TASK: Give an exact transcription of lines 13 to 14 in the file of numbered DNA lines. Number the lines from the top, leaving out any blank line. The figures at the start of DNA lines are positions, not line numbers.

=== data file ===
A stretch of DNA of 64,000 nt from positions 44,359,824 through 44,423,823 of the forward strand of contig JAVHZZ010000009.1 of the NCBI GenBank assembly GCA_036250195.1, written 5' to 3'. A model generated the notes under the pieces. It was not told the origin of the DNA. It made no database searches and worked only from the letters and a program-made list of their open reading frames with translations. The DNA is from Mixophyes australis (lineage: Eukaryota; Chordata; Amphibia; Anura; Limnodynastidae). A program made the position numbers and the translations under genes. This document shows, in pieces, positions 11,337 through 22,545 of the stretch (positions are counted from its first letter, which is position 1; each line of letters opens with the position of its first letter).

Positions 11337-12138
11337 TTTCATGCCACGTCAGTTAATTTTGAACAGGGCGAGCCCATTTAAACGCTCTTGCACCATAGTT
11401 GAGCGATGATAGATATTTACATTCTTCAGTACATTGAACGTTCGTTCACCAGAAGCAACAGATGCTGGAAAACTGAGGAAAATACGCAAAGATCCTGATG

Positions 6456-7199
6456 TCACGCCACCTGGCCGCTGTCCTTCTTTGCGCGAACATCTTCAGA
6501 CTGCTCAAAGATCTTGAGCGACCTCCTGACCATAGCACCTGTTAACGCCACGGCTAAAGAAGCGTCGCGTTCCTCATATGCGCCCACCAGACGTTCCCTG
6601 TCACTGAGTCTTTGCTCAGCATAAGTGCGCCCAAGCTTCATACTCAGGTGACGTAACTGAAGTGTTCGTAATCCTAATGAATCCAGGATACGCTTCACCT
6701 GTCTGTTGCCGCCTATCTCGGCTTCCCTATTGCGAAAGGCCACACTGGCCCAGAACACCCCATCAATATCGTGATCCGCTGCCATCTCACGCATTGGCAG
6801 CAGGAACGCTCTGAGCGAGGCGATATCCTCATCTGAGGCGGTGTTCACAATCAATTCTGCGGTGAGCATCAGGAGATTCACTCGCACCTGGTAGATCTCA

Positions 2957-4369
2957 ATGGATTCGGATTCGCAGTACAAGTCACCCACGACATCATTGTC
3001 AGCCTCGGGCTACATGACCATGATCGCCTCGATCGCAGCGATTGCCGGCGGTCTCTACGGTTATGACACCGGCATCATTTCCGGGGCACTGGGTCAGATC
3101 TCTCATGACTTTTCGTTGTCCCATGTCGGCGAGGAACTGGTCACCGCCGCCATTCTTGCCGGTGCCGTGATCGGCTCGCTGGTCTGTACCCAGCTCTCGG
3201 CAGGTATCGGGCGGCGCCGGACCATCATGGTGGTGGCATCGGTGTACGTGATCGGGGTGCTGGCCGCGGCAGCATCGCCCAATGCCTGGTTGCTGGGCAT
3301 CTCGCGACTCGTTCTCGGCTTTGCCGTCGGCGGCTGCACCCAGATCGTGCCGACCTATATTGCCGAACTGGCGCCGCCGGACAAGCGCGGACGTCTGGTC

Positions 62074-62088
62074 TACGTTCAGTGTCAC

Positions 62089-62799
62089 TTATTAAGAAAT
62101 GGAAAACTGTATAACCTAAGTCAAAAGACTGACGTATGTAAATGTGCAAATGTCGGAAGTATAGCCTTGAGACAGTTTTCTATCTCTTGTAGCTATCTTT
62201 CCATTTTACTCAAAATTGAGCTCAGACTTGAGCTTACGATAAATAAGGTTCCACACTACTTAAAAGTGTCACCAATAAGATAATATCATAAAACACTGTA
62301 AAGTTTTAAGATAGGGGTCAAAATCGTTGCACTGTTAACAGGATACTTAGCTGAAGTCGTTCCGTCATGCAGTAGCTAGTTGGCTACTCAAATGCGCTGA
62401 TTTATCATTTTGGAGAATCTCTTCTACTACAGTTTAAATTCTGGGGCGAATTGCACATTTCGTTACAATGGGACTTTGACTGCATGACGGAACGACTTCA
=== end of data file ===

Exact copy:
3001 AGCCTCGGGCTACATGACCATGATCGCCTCGATCGCAGCGATTGCCGGCGGTCTCTACGGTTATGACACCGGCATCATTTCCGGGGCACTGGGTCAGATC
3101 TCTCATGACTTTTCGTTGTCCCATGTCGGCGAGGAACTGGTCACCGCCGCCATTCTTGCCGGTGCCGTGATCGGCTCGCTGGTCTGTACCCAGCTCTCGG